The use of "swap" transactions - selling long-term capacity on its fiber network to another carrier, buying the same amount of fiber on another carrier's network and then booking the contract as revenue--boosted Qwest's revenue by more than $1 billion in 2001.
"Merck Recorded $12.4 Billion In Revenue It Never Collected"
Revenue included co-payments collected by pharmacies from patients, even though Merck's Medco unit doesn't receive those funds.
Halliburton
Accounting policies treated cost overruns on construction jobs as revenue, regardless of whether its customers agreed to pay part of the over-budget costs.
"Lawsuit Provides Fresh Details of Rite Aid's Accounting Woes"
Rather than booking $82.4 million in one-time gains from the sale of 189 stores, Rite Aid put that amount into an internal reserve account and used it to absorb future operating expenses and inflated reported operating income.
"Bristol-Myers Faces SEC Probe Into 'Channel-Stuffing' in 2001"
The SEC is investigating whether the New York drug maker improperly inflated revenues in 2001 by as much as $1 billion. Revenue may have been inflated by offering drug wholesalers special incentives to pack their warehouses with extra inventory, a form of "channel stuffing."
Client revenue recognition policies should be given particularly close attention. Chapter 9 in our book outlines the steps that should be taken related to revenue transactions, including the following:

  1. Analyze business risk for potential motivations to misstate sales (inherent risk) and determine the most likely methods that sales might be misstated.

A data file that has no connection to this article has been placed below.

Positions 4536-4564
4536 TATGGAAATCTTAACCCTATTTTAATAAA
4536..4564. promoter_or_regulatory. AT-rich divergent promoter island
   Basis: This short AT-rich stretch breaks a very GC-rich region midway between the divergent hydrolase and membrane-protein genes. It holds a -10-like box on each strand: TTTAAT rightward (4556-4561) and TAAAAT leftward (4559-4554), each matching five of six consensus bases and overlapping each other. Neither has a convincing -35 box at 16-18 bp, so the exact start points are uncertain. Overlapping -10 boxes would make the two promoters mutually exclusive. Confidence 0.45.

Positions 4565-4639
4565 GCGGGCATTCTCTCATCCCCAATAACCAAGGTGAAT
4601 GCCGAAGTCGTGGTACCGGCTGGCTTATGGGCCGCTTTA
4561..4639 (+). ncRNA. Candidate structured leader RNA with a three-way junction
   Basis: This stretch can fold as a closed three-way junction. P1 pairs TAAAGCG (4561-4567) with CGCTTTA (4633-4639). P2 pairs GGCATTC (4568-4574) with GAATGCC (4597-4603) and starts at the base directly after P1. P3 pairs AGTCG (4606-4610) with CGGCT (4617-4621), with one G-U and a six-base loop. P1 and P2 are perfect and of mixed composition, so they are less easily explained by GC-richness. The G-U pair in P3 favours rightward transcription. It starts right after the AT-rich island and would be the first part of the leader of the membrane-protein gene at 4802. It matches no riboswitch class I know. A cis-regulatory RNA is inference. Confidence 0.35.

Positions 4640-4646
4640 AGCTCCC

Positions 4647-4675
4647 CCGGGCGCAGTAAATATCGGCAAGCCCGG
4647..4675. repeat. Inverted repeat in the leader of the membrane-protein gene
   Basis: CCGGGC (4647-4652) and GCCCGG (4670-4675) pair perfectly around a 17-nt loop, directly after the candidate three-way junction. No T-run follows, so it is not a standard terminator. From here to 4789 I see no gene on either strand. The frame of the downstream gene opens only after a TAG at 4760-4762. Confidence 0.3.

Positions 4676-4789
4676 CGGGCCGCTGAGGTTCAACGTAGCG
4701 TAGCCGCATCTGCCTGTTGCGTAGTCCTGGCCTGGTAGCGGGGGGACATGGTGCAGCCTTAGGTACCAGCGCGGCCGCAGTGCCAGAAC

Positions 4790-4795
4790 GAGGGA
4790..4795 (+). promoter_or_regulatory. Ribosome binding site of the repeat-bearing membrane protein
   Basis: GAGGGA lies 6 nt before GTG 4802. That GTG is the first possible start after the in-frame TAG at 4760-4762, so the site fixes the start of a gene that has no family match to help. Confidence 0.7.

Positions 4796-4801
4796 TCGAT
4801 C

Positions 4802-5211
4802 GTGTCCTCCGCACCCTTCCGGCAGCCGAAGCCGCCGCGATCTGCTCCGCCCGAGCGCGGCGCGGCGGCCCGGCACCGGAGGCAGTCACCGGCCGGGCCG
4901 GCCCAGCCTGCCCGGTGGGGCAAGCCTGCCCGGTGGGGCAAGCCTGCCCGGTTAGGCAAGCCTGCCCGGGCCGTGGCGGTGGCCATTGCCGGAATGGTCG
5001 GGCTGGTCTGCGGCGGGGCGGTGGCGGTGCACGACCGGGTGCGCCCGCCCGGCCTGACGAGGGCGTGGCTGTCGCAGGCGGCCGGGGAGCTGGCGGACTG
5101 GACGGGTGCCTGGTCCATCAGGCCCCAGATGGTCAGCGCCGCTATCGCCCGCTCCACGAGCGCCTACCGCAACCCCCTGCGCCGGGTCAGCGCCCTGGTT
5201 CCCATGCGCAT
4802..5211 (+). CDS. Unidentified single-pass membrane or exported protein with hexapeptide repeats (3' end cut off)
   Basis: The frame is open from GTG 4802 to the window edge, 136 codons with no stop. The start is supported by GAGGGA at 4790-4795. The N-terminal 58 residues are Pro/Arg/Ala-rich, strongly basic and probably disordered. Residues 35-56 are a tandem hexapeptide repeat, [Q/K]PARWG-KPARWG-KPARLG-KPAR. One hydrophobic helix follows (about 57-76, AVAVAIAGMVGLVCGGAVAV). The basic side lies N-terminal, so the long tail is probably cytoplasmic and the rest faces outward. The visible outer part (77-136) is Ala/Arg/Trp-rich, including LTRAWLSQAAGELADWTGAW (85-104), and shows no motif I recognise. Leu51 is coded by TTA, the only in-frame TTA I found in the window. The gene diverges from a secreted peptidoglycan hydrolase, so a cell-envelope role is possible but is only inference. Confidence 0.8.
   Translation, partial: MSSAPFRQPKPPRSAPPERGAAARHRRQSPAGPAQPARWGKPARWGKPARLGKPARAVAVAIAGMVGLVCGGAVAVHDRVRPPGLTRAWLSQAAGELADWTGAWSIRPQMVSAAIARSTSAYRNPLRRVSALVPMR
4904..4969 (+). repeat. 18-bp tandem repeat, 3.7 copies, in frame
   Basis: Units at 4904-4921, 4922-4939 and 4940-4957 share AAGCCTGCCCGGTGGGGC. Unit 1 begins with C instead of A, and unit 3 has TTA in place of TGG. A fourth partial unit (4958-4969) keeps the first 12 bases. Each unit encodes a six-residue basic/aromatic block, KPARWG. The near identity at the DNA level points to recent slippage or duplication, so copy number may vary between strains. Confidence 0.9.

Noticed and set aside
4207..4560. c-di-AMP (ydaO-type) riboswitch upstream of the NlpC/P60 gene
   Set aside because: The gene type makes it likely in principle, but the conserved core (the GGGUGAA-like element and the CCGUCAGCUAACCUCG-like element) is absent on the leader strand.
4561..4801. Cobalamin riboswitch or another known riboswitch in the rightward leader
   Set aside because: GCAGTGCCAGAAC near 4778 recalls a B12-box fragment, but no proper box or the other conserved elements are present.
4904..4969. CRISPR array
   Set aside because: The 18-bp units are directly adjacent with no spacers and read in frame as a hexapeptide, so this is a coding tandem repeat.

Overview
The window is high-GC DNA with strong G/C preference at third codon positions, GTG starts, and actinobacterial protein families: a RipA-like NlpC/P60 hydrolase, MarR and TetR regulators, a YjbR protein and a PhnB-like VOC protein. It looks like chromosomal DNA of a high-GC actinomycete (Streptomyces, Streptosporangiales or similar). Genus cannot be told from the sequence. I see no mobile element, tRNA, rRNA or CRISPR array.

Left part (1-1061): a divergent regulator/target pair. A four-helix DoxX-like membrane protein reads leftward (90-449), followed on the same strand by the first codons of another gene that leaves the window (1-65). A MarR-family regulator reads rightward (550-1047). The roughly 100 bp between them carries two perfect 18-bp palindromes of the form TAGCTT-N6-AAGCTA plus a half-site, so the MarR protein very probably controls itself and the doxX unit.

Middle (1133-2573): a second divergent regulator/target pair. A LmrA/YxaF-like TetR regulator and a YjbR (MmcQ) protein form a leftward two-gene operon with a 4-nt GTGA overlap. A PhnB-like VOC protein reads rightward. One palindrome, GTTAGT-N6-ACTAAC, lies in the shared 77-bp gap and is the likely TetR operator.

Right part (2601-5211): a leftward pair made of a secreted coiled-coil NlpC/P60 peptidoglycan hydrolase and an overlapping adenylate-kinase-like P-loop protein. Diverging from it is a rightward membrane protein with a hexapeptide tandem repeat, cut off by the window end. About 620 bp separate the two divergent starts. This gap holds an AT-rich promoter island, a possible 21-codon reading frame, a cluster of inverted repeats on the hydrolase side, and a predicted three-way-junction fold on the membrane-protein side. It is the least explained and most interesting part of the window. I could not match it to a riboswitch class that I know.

2. Understand the controls over revenue recognition and test them to determine if they are operating effectively. Be alert to the potential of management override of those controls.
  3. Perform analytical procedures to help identify unusual changes in revenue, particularly at the micro level - by product line by month - as compared to prior periods and years.

Indications of possible revenue misstatements should lead to extensive substantive testing of the related account balances - Sales, Sales Returns and Allowances, and Accounts Receivable.

Risk-Based Approach: Back to the Basics
It is important to reemphasize that the risk-based approach to auditing does not mean that auditors don't do traditional audit work. It does mean that they think about what they are seeing and then adjust the audit procedures to make sure they are covering areas that are most susceptible to misstatement (both error and fraud) in more detail.

Consulting and audit services are often performed by the same firm. From this larger perspective comes a larger problem with the external audit teams involved in the recent large fraudulent transactions. It is not that they used (or didn't use) the risk-based approach to auditing, but that they did not audit. They believed management did not and would not lie. Or they spent time trying to find ways to satisfy management to keep the account and the related non-audit services. As one internal auditor put it, "It is hard to put your foot down when you are on your knees."

In the end, we argue that our risk-based approach to auditing leads the audit firms back to the basics of effective audits.

Larry E. Rittenberg, Ph.D., CPA, CIA, is the Ernst & Young Professor of Accounting & Information Systems at the University of Wisconsin-Madison, where he teaches courses in auditing and computer and operational auditing.

Bradley J. Schwieger, DBA, CPA, is the G.R. Herberger Distinguished Professor of Business and Accounting at St. Cloud State University.

1Larry E. Rittenberg and Bradley J. Schwieger, Auditing: Concepts for a Changing Environment, Fourth Edition (South-Western, 2003).